In the movie Stranger than Fiction, Harold Crick is a robotic IRS agent who begins to question his mundane existence when he hears a mysterious voice narrating his life and foreshadowing his untimely death. When he discovers that he is not the master of his own destiny, but rather a fictional character dreamed up by an eccentric female author, whose voice he has been hearing, Crick tracks down his creator and convinces her to rewrite the ending of his story.
While both strange and fictional, Crick’s journey speaks to our capacity to reclaim our personal narratives when we tap into the voice of our inner omniscient narrator, which like the author in Crick’s narrative, has an elevated perspective on our life story.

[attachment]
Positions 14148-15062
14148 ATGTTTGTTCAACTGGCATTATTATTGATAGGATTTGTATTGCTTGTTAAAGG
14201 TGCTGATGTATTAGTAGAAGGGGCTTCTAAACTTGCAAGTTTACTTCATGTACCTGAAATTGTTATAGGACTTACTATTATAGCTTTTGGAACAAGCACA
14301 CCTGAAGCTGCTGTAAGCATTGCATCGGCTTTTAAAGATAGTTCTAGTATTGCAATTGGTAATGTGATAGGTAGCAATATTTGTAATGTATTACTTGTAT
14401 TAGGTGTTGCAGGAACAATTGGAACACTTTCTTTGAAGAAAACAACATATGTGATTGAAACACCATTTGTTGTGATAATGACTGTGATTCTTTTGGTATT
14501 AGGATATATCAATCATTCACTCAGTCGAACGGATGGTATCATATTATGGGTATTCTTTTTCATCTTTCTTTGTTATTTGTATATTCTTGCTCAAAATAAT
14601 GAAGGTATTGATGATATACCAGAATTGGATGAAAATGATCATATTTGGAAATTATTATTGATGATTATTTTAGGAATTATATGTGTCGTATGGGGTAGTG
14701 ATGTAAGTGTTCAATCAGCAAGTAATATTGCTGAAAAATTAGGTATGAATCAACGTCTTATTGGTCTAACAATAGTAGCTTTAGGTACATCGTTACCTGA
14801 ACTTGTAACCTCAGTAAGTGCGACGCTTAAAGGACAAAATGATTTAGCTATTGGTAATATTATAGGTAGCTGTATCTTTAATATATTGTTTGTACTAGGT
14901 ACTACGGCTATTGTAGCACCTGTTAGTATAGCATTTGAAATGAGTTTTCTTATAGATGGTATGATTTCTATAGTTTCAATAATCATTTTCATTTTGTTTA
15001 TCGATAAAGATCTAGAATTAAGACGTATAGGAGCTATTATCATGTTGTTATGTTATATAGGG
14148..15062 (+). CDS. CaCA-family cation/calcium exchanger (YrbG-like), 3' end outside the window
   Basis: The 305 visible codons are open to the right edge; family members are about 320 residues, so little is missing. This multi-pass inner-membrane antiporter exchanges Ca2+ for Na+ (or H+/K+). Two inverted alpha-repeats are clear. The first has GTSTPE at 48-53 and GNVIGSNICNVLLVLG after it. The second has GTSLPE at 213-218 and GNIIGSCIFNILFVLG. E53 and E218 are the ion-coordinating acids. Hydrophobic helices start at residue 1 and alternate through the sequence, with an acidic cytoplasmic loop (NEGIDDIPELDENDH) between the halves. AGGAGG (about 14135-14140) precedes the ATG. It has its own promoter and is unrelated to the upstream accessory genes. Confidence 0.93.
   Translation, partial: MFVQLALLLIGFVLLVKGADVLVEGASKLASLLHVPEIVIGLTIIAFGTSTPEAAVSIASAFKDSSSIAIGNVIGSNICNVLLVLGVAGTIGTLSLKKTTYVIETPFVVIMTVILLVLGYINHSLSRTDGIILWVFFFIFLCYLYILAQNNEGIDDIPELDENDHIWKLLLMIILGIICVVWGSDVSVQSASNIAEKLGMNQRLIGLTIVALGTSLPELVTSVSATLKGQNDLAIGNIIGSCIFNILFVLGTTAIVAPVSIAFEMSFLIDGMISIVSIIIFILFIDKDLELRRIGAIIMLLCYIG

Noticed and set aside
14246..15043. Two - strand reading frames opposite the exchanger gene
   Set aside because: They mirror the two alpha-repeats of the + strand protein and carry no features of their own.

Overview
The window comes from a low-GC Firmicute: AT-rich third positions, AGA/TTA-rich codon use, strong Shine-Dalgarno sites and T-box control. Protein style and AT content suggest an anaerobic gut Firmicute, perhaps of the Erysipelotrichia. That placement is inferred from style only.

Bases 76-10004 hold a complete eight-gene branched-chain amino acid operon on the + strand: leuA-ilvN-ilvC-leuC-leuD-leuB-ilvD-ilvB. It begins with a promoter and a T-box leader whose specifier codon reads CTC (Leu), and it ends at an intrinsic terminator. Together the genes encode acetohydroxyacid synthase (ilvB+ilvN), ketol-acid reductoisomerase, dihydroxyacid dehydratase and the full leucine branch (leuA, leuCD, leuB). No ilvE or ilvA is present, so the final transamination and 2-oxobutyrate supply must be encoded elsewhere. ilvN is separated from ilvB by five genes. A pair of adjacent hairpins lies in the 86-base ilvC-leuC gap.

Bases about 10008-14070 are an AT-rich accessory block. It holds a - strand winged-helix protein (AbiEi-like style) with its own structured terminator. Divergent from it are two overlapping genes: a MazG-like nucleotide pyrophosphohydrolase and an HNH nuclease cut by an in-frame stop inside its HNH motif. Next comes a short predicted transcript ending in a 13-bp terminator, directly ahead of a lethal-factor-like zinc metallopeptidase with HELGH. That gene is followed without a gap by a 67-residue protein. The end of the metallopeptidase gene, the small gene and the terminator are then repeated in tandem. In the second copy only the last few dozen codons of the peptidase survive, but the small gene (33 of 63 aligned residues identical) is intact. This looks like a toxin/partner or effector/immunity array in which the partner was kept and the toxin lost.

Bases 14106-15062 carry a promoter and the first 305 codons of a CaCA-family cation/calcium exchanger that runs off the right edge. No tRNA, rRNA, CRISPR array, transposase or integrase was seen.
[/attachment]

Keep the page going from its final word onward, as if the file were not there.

I did NANO 2 years in a row. The first year I wrote 50,000 words of a decent story that MIGHT still becmoe a novel, but is still very amorphous in my head. When I started, I thought I had a novel, but really just an idea that got fleshed out and is still waiting to be finalized. The second year, I really DID have a novel and after the 30 days I went on to write another 60,000 words and now I am doing final editing and hope to start querying agents. Honestly, I thought it would be the other way around. I think the biggest thing about the whole NANO experience is the discipline of ABC (applying butt to chair) and getting the 50K words out of your head and into physical form. After the 30 days, if you keep going or if you put it aside to marinate, that’s up to you, but at least you have a hunk of work done and that’s a good thing. Good luck and keep writing!thank you! I was chatting with some other NaNo participants last night, one of whom is also a short story writer. We were talking about what a stretch it was to go long when you’re used to holding an entire story in your head. And we agreed it was a good stretch. It is definitely good for ABC discipline, for showing me what is possible even given how insane my schedule is and how many other demands there are on my time. I love the idea of failure not being a problem. That’s one thing that’s always stopped me before, the idea that if I didn’t have it all figured out, or if I lost steam partway through, it wasn’t worth continuing. Now I have given myself permission to fail, permission to get off track sometimes and permission to just write stream of conscious that will eventually get deleted. Whether I’m writing something for the story or something that is more like brainstorming, it’s all contributing. It’s a good experience and I’m glad I’m doing it. Halfway there K